Also, a second booster of Pfizer may be given to anyone 12 or older with certain kinds of immunocompromise at least four months after the first booster. These are people who have undergone solid organ transplantation, or who are living with conditions that are considered to have an equivalent level of immunocompromise.

Finally, a second booster of the Moderna may be given at least four months after the first booster to people 18 or older with the same certain kinds of immunocompromise.

“Current evidence suggests some waning of protection over time against serious outcomes from COVID-19 in older and immunocompromised individuals. Based on an analysis of emerging data, a second booster dose of either the Pfizer-BioNTech or Moderna COVID-19 vaccine could help increase protection levels for these higher-risk individuals,” said Peter Marks, M.D., Ph.D., director of the FDA’s Center for Biologics Evaluation and Research, in the FDA release.

The release also said that it will continue to evaluate data and information as it becomes available when considering the potential use of a second booster dose in other age groups.

The FDA cited data from the Ministry of Health of Israel on the administration of approximately 700,000 fourth (second booster) doses of the Pfizer vaccine given at least four months after the third dose in adults 18 years of age and older (approximately 600,000 of whom were 60 years of age or older), which revealed no new safety concerns.

The FDA also cited an independently conducted study in which the Moderna vaccine was administered as a second booster dose to 120 participants who were 18 or older and had received a two-dose primary series and a first booster dose of Pfizer at least four months prior. No new safety concerns were reported during up to three weeks of follow-up after the second booster dose, the FDA said.

The next step is CDC review of the FDA authorization.

In a statement on Tuesday, the CDC said, “During the recent Omicron surge, those who were boosted were 21-times less likely to die from COVID-19 compared to those who were unvaccinated, and 7-times less likely to be hospitalized. CDC continues to recommend that all eligible adults, adolescents, and children 5 and older be up to date on their COVID-19 vaccines, which includes getting an initial booster when eligible.”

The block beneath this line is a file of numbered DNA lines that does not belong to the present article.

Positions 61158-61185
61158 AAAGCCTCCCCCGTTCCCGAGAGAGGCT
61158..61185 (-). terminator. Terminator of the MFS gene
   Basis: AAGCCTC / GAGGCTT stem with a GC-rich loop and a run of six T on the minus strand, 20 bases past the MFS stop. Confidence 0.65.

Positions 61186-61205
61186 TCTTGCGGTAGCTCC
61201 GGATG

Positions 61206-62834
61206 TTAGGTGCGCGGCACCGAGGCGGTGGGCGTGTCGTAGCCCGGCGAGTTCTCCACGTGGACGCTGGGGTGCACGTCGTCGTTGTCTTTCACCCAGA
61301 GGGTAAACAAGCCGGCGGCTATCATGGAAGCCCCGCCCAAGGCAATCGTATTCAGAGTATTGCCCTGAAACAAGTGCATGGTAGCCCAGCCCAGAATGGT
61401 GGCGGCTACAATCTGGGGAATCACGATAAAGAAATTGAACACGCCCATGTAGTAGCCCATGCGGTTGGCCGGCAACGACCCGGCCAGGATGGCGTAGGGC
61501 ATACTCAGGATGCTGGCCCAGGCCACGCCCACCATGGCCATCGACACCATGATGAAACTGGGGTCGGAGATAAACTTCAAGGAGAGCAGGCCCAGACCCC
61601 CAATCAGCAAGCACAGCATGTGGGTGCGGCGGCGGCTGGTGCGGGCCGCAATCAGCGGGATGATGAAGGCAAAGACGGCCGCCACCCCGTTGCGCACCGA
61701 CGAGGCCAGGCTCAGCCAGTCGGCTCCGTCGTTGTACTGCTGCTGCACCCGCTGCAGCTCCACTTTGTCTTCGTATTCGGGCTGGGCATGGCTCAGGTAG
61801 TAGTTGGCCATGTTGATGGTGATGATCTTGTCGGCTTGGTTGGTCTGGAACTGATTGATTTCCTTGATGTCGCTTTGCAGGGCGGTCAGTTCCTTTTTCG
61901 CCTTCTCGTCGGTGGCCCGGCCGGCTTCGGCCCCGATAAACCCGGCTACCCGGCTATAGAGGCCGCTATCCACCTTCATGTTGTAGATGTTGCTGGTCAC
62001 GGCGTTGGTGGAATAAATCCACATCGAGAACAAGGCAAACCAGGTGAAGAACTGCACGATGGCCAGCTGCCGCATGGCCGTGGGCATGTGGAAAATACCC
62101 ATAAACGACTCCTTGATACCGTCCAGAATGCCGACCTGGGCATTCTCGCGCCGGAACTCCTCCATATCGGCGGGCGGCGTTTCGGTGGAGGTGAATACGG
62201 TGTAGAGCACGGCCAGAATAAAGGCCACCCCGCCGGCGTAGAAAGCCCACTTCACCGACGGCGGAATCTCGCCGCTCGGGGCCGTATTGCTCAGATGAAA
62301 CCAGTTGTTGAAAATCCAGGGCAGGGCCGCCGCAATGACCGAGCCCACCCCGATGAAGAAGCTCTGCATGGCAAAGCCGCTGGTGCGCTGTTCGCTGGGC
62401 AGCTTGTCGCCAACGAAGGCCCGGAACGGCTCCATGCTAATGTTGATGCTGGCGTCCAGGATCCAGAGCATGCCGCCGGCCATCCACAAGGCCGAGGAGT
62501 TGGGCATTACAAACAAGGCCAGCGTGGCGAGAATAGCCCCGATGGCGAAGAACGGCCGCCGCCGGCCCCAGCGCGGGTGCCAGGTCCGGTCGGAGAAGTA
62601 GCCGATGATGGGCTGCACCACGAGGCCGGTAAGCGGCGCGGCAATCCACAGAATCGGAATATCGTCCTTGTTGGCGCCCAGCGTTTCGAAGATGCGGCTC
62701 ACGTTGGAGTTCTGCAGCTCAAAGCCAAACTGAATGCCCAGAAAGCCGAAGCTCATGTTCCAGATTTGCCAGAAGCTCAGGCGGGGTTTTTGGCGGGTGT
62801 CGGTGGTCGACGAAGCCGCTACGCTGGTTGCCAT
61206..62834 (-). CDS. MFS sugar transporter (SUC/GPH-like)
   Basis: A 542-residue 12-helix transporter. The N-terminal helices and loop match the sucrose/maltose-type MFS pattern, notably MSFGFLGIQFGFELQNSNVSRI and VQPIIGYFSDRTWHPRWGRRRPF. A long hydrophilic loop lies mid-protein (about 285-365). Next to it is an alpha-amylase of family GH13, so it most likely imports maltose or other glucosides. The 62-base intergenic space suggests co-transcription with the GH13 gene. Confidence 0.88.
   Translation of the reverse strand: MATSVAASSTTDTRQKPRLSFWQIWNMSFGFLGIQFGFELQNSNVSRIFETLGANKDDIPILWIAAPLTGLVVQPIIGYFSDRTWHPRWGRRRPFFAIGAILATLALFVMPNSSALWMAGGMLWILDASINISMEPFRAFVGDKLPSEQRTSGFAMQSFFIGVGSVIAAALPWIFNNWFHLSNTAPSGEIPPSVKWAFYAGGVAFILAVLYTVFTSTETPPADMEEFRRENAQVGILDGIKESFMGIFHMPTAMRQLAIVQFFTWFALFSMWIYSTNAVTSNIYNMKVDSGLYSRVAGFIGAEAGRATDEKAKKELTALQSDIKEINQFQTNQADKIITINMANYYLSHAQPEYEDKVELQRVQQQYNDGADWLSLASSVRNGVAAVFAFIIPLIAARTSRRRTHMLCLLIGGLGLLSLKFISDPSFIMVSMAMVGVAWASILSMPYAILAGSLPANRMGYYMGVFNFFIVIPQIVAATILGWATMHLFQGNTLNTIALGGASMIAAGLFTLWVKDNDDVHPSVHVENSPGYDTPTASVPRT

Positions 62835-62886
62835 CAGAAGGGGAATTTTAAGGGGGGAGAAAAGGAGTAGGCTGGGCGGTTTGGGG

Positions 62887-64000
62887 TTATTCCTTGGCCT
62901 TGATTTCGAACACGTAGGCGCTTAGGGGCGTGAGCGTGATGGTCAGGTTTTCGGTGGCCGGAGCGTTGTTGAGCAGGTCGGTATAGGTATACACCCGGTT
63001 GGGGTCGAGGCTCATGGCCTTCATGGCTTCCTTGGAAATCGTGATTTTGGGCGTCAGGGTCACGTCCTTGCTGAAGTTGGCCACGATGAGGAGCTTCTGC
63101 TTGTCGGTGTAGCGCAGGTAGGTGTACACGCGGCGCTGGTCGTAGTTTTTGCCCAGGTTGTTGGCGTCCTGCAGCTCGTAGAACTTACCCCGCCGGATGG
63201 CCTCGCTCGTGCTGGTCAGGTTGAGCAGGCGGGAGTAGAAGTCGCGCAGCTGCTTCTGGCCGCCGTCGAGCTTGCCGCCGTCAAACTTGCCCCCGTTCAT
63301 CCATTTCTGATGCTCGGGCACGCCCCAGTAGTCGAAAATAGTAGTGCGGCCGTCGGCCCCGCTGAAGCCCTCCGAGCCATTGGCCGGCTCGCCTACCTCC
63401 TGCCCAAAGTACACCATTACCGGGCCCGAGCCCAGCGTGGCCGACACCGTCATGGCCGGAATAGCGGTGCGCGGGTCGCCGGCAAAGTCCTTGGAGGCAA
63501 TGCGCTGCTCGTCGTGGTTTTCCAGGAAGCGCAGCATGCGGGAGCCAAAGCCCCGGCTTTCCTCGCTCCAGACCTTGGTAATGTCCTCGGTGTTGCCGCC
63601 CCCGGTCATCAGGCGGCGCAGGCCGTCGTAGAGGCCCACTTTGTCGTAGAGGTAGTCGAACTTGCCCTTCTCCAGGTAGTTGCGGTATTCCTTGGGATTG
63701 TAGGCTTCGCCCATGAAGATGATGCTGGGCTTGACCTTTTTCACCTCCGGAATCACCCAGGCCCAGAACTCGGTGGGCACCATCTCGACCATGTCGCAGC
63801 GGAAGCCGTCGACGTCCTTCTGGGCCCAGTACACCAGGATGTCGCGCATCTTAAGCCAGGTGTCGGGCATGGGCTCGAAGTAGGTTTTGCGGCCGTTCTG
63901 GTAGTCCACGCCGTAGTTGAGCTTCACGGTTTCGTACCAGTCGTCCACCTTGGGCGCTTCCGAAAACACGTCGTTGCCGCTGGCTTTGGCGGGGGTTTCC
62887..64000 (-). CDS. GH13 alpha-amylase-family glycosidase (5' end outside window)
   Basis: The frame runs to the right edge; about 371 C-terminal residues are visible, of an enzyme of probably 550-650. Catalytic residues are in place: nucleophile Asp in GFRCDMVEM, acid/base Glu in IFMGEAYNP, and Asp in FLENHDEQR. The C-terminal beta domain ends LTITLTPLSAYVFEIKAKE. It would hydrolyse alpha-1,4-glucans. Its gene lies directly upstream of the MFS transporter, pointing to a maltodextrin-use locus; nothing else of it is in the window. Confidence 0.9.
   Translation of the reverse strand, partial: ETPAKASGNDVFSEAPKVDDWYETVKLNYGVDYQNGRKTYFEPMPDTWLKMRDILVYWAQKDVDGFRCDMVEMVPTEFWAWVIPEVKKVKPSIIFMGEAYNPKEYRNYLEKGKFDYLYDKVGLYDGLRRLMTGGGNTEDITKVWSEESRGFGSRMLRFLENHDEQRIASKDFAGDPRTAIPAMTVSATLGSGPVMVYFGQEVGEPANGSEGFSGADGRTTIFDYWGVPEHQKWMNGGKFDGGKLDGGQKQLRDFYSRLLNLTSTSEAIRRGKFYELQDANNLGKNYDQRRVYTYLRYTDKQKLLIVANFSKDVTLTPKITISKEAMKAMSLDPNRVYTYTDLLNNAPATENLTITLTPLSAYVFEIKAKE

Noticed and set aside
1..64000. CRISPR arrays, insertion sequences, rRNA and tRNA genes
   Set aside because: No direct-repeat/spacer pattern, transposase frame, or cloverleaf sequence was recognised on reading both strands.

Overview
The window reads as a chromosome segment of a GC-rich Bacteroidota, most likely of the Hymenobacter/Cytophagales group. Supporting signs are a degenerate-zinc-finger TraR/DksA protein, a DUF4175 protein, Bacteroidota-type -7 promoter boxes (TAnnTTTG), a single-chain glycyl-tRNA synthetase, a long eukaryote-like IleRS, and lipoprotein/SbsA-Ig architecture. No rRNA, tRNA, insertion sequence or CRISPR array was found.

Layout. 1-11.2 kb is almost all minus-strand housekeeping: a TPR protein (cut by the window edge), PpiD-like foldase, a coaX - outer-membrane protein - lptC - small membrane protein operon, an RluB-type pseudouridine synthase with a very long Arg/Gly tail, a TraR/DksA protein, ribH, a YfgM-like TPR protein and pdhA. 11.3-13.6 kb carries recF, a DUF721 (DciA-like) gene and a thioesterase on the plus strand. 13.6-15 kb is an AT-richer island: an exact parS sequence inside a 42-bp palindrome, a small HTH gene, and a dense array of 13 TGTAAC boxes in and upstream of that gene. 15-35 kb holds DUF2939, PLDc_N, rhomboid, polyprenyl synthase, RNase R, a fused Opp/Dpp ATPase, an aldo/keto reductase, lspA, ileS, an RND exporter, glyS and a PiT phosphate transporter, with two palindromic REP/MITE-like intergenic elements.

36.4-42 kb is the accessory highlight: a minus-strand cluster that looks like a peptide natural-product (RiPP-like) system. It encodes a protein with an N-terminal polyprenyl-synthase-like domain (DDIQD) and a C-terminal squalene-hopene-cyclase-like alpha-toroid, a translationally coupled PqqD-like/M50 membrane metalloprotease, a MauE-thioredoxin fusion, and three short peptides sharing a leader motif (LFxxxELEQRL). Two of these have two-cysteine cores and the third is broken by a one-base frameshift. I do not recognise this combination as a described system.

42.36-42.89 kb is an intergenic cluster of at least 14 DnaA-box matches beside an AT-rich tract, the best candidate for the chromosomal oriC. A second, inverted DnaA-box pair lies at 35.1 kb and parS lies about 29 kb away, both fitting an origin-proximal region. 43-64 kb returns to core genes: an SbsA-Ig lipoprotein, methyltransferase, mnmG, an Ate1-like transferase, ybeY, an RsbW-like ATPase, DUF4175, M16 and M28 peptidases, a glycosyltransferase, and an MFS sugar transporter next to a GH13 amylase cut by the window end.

Following Tuesday’s FDA action, the CDC said it is updating its recommendations to allow certain immunocompromised individuals and people over the age of 50 who received an initial booster dose at least four months ago to be eligible for another mRNA booster to increase their protection against severe disease from COVID-19.

Separately and in addition, based on newly published data, adults who received a primary vaccine and booster dose of Johnson & Johnson’s vaccine at least four months ago may now receive a second booster dose using an mRNA COVID-19 vaccine.

CDC Director Rochelle Walensky issued a statement saying that the second booster shots are especially important for those 65 and older and those 50 and older with underlying medical conditions that increase their risk for severe disease from COVID-19. “CDC, in collaboration with FDA and our public health partners, will continue to evaluate the need for additional booster doses for all Americans,” she said.

Hochul had said at a press conference last week, “We’re watching the issue in Washington about a fourth dose, and I’m very anxious to get that approval, if that’s determined by the CDC to be the next best defense against this variant. And as soon as it’s signed off, we’ll be out there.”

For this reason, she said, and because of increased cases with BA.2, she is keeping the vaccination sites in New York State, which have recently been underused, up and running.


Albany County